10th Nov '17 7:56:01 PM MackWylde
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* OddFriendship: With Creator/StevenSpielberg, at least to some fans. They were very different in terms of style but they had a friendship and collaboration, often talking on phone. When Kubrick thought he couldn't deliver on ''Film/AIArtificialIntelligence'', he gave Spielberg his blessing to direct the project. Spielberg stayed true to Kubrick's style for the making of the film.

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* OddFriendship: With Creator/StevenSpielberg, at least to some fans.Creator/StevenSpielberg. They were very different in terms of style but they had a friendship and collaboration, often talking on phone. When Kubrick thought he couldn't deliver on ''Film/AIArtificialIntelligence'', he gave Spielberg his blessing to direct the project. Spielberg stayed true to Kubrick's style for the making of the film.
10th Nov '17 7:51:02 PM MackWylde
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* GrayAndGreyMorality

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* GrayAndGreyMoralityGrayAndGreyMorality: Where his films are mainly portrayed in terms of human morality and nature.
10th Nov '17 7:47:39 PM MackWylde
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* BlackAndGreyMorality: Sometimes shown during moments of his stories, particularly ''Barry Lyndon'' and ''A Clockwork Orange''

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* BlackAndGreyMorality: Sometimes shown during moments of his stories, particularly ''Barry Lyndon'' and ''A Clockwork Orange''Orange''. However, because his films are known for their realism, morality is more portrayed as GrayAndGreyMorality.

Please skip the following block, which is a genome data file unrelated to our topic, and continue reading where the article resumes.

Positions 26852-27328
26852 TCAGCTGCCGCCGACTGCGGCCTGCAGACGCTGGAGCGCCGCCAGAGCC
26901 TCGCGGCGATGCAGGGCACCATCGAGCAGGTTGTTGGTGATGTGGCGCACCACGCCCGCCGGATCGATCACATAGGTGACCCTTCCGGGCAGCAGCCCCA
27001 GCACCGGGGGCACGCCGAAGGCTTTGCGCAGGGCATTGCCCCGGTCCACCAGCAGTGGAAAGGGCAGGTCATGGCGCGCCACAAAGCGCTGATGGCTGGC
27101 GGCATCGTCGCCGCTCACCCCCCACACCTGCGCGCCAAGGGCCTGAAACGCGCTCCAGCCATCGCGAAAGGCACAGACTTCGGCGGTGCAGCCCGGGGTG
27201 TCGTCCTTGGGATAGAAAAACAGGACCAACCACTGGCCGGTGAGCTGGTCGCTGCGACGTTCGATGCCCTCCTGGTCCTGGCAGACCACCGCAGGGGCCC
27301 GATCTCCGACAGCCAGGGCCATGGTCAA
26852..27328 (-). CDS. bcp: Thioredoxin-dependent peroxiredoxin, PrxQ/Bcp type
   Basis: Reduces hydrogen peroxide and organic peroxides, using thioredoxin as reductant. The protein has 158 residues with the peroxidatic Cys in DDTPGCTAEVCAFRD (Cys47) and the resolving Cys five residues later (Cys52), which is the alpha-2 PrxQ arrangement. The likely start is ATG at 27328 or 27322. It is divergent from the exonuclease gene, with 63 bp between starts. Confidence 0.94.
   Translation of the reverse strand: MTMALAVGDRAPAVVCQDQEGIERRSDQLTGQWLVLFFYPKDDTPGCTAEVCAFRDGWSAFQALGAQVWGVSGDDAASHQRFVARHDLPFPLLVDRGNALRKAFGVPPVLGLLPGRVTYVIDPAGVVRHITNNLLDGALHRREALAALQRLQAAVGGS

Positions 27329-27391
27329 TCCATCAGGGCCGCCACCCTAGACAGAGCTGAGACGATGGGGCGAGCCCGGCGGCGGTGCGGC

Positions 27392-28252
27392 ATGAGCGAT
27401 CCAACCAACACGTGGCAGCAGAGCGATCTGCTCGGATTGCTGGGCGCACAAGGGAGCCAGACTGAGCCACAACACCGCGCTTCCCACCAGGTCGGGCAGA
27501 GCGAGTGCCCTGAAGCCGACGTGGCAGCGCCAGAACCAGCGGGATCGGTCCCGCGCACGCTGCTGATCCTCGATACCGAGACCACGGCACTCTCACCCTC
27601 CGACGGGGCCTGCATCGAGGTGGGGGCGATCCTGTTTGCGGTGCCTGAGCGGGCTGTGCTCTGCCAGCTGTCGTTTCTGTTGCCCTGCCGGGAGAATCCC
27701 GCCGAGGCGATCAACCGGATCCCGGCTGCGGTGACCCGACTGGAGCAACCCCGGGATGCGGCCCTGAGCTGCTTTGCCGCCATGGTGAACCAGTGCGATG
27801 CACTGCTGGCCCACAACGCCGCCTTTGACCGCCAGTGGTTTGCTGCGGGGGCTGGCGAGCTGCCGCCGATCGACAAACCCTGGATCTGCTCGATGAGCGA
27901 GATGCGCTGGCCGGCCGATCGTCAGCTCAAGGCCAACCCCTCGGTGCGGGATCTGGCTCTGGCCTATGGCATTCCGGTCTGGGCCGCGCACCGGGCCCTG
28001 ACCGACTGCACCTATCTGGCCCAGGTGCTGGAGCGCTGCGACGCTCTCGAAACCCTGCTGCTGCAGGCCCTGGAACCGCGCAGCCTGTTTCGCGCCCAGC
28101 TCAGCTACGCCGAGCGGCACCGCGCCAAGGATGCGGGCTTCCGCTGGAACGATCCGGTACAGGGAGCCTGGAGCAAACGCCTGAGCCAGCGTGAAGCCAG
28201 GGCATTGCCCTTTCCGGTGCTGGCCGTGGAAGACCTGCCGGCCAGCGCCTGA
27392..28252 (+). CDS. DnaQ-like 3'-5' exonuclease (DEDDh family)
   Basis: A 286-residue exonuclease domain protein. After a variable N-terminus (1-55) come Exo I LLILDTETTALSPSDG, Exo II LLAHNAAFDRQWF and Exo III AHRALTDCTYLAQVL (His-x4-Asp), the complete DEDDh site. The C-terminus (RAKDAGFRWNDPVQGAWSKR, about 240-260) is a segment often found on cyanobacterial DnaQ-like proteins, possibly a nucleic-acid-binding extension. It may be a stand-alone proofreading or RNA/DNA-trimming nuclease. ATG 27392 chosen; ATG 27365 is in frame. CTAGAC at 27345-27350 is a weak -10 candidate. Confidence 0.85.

* HumansAreBastards: Kubrick's films show mankind at its weakest and most anti-heroic, especially political and military institutions and organisations. A telling moment in ''Film/TwoThousandOneASpaceOdyssey'' is that one of the first things apeman does with his higher intelligence is bashing the head of his fellow apemans in with a huge bone.

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* HumansAreBastards: HumansAreFlawed: Kubrick's films show mankind at its weakest and most anti-heroic, especially political and military institutions and organisations. organizations. A telling moment in ''Film/TwoThousandOneASpaceOdyssey'' is that one of the first things apeman does with his higher intelligence is bashing the head of his fellow apemans ape-mans in with a huge bone. However the further evolved humans shown to still trying to change for the better.
7th Nov '17 11:55:58 AM JulianLapostat
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* OddFriendship: With StevenSpielberg. They were as far from similar in style and storytelling as you could possibly get and yet they loved each others work and wished to make a film like the other. Spielberg often wanted to be the great arthouse filmmaker that Kubrick was, and Kubrick often longed to be an audience pleasing sentimentalist like Spielberg. When Kubrick thought he couldn't deliver the sentimental heart needed for AIArtificialIntelligence, he gave Spielberg his blessing to direct the project. Spielberg stayed true to Kubrick's style for the making of the film.

to:

* OddFriendship: With StevenSpielberg. Creator/StevenSpielberg, at least to some fans. They were as far from similar very different in terms of style and storytelling as you could possibly get and yet but they loved each others work had a friendship and wished to make a film like the other. Spielberg collaboration, often wanted to be the great arthouse filmmaker that Kubrick was, and Kubrick often longed to be an audience pleasing sentimentalist like Spielberg. talking on phone. When Kubrick thought he couldn't deliver the sentimental heart needed for AIArtificialIntelligence, on ''Film/AIArtificialIntelligence'', he gave Spielberg his blessing to direct the project. Spielberg stayed true to Kubrick's style for the making of the film.